Arabidopsis gets witches' broom from Phytoplasma by SAP05 Credit: John Innes Centre
Parasitic bacteria has discovered a new manipulation method to slow down the aging process of plants. This could be a way to help protect food crops from disease.
Parasites can manipulate the organisms they live with to their liking, sometimes in very drastic ways. Parasites can cause plants to undergo drastic changes, which is why they are called "zombies". They cease reproducing and become a host and habitat for parasitic pathogens.
This is a complex process that has been poorly understood at both a molecular level and on a mechanistic level.
The John Innes Centre's Hogenhout research group and its collaborators published in Cell has revealed a manipulating molecule that Phytoplasma bacteria produces to hijack plant growth. This protein triggers abnormal growth by causing key growth regulators to become ineffective.
The Phytoplasma bacteria is a microbe that can reprogramme host plants' development. These bacteria are responsible for the "witches' brooms" seen in trees where too many branches grow together.
These bushy outgrowths occur because the plant is stuck in a vegetative zombie state and is unable to reproduce, thus preventing it from becoming a 'forever old' species.
Phytoplasma bacteria can also be a devastating crop disease like Aster Yellows. This causes substantial yield losses in both leaf and grain crops such as lettuce, carrots and cereals.
Professor Saskia Hout, the corresponding author of this study said that phytoplasmas were a remarkable example of how genes can impact the environment beyond their own organisms.
"Our findings shed new light on the molecular mechanism that underlies this extended phenotype. This could be a solution to a major problem in food production. A promising strategy to engineer plants to resist phytoplasmas is highlighted in this paper.
These new findings reveal how SAP05, a bacterial protein that manipulates plants using some of its own molecular machinery.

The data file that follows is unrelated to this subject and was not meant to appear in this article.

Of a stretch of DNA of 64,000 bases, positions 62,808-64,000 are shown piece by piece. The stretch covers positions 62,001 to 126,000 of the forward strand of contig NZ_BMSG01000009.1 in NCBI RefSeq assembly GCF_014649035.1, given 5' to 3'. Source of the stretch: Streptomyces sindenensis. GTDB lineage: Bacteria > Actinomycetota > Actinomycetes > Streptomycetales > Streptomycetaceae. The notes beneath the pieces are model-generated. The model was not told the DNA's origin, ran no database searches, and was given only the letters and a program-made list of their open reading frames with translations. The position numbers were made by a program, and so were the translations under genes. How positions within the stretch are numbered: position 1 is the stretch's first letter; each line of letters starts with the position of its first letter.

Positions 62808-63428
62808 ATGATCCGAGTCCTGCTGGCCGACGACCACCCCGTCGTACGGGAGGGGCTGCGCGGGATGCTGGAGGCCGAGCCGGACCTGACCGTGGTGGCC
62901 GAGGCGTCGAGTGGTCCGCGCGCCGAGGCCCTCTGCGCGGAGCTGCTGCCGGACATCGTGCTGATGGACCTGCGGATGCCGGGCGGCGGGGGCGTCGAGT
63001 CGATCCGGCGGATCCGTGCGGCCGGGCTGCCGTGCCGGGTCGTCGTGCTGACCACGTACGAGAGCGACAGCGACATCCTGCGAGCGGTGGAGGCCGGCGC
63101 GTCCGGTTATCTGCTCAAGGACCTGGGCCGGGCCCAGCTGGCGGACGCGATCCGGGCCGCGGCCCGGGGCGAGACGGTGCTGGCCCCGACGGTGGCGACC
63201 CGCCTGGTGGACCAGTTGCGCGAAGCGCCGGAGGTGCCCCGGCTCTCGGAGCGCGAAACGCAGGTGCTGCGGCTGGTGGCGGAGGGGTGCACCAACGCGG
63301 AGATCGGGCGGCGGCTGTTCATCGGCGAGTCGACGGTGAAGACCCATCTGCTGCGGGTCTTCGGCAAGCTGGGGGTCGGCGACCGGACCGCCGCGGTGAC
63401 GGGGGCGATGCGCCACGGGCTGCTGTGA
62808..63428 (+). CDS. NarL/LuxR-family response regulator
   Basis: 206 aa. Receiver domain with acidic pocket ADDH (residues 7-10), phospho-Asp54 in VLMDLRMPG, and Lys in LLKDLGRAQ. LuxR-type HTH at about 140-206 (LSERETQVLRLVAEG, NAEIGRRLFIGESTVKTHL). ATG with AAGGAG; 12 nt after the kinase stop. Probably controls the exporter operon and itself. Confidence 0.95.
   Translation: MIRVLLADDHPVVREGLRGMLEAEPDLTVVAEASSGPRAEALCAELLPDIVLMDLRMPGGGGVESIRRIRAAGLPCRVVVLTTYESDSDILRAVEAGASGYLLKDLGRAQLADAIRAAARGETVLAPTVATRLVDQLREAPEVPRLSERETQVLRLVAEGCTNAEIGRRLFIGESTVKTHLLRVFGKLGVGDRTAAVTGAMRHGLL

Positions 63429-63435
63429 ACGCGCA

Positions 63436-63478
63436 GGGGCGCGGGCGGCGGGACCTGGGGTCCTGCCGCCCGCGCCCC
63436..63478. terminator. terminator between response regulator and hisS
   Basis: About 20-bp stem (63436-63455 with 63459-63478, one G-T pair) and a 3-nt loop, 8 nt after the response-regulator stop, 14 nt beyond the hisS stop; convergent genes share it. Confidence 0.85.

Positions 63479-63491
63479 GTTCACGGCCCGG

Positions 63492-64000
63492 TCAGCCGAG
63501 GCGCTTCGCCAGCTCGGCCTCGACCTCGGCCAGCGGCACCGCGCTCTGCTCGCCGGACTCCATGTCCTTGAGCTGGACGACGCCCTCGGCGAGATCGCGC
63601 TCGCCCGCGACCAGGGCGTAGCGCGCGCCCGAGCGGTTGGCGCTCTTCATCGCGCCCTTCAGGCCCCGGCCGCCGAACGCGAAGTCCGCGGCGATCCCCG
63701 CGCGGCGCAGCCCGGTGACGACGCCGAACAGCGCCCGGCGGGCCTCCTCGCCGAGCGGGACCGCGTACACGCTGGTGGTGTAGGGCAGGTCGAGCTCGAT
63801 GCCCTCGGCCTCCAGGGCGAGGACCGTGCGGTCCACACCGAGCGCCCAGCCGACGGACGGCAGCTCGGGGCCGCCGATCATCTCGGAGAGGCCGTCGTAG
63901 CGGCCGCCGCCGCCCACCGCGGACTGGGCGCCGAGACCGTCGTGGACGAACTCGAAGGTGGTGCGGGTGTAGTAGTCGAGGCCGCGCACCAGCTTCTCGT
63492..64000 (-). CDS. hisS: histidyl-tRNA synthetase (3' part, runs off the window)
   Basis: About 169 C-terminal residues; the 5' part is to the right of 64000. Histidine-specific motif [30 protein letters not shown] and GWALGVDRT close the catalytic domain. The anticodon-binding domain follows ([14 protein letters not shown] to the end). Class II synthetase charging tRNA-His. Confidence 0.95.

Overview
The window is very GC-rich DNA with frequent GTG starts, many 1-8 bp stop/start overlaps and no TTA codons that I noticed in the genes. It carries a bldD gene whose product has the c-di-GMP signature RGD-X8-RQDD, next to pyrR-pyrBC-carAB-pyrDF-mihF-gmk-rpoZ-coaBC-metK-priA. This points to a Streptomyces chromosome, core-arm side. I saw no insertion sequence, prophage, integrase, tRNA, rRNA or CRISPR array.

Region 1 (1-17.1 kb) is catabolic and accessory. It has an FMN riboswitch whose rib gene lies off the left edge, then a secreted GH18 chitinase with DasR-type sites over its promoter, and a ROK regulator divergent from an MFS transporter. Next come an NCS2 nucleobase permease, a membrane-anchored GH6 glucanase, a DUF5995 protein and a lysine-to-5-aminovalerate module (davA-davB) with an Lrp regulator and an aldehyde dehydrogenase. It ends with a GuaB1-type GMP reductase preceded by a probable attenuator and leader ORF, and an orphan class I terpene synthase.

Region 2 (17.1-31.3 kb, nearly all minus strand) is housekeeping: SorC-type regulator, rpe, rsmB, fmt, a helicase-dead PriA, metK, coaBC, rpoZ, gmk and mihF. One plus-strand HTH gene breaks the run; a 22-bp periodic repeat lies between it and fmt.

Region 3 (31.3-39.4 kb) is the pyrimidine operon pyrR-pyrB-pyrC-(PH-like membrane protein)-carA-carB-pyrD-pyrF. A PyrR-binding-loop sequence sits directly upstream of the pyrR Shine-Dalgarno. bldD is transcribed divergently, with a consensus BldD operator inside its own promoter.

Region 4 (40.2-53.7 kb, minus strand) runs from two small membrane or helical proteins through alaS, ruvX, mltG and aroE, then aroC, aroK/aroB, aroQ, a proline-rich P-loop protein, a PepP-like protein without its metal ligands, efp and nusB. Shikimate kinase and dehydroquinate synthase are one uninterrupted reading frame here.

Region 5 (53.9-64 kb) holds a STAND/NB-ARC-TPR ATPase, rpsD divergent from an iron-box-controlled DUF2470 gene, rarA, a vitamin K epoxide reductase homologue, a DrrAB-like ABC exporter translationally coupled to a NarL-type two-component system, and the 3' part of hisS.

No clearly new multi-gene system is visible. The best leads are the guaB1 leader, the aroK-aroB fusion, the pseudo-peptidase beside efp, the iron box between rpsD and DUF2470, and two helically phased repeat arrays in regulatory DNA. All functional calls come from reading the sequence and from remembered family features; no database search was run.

The proteasome is a machinery that breaks down proteins no longer required by plant cells. SAP05 takes over this process and causes plant proteins, which are critical in controlling growth and development to be effectively thrown in a molecular recycle centre.
These proteins are essential for the plant's growth. They favor bacteria and trigger multiple vegetative shoots, tissues, and stop the plant from ageing.
The team discovered the exact role of SAP05 through biochemical and genetic experiments on the model Arabidopsis Thaiana.
SAP05 is able to bind directly to both plant developmental proteins as well as the proteasome. Direct binding is a new way to destroy proteins. The proteasome normally tags proteins with a molecule called Ubiquitin before they are destroyed. However, this is not the case in this instance.
SAP05 targets plant developmental proteins similar to those found in animals. The team was curious to find out if SAP05 also affected the insects that carry the bacteria from plant to plant. The structure of the host proteins in the animals was so different that SAP05 did not interact with them, which meant that it didn't affect the insects.
This investigation led to the discovery of two amino acids within the proteasome unit which are required to interact with SAP05. The team discovered that SAP05 can be switched to make plant proteins have the two amino acid found in insect protein. This prevents abnormal growth.
This discovery opens up the possibility to tweak just these amino acids in crops, such as using gene-editing technology, to improve the durability of phytoplasmas and to reduce the impact of SAP05.
Parasitic modulation of host development by ubiquitin-independent protein degradation, appears in Cell https://www.cell.com/cell/fulltext/S0092-8674(21)01012-6. DOI:10.1016/j.cell.2021.08.029
More information: Parasitic modulation of host development by ubiquitin-independent protein degradation, Cell www.cell.com/cell/fulltext/S0092-8674(21)01012-6. DOI: 10.1016/j.cell.2021.08.029 Journal information: Cell Parasitic modulation of host development by ubiquitin-independent protein degradation,